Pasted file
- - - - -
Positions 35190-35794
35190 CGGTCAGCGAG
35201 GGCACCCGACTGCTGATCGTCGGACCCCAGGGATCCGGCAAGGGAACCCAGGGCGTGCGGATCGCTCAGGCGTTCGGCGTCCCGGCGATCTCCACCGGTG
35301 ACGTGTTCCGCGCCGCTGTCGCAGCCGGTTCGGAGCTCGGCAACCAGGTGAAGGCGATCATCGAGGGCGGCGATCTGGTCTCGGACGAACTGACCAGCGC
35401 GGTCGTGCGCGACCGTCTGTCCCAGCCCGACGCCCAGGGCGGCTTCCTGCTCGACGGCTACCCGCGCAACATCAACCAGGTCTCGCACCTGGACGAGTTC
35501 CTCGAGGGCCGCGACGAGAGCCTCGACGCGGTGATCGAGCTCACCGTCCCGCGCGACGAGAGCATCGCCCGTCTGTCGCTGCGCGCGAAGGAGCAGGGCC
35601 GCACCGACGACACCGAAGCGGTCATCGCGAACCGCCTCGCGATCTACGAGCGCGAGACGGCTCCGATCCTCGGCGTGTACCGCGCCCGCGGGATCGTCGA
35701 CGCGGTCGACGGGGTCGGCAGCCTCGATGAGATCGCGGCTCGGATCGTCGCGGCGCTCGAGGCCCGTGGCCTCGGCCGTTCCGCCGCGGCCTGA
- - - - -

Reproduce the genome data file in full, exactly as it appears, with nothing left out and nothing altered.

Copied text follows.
Positions 35190-35794
35190 CGGTCAGCGAG
35201 GGCACCCGACTGCTGATCGTCGGACCCCAGGGATCCGGCAAGGGAACCCAGGGCGTGCGGATCGCTCAGGCGTTCGGCGTCCCGGCGATCTCCACCGGTG
35301 ACGTGTTCCGCGCCGCTGTCGCAGCCGGTTCGGAGCTCGGCAACCAGGTGAAGGCGATCATCGAGGGCGGCGATCTGGTCTCGGACGAACTGACCAGCGC
35401 GGTCGTGCGCGACCGTCTGTCCCAGCCCGACGCCCAGGGCGGCTTCCTGCTCGACGGCTACCCGCGCAACATCAACCAGGTCTCGCACCTGGACGAGTTC
35501 CTCGAGGGCCGCGACGAGAGCCTCGACGCGGTGATCGAGCTCACCGTCCCGCGCGACGAGAGCATCGCCCGTCTGTCGCTGCGCGCGAAGGAGCAGGGCC
35601 GCACCGACGACACCGAAGCGGTCATCGCGAACCGCCTCGCGATCTACGAGCGCGAGACGGCTCCGATCCTCGGCGTGTACCGCGCCCGCGGGATCGTCGA
35701 CGCGGTCGACGGGGTCGGCAGCCTCGATGAGATCGCGGCTCGGATCGTCGCGGCGCTCGAGGCCCGTGGCCTCGGCCGTTCCGCCGCGGCCTGA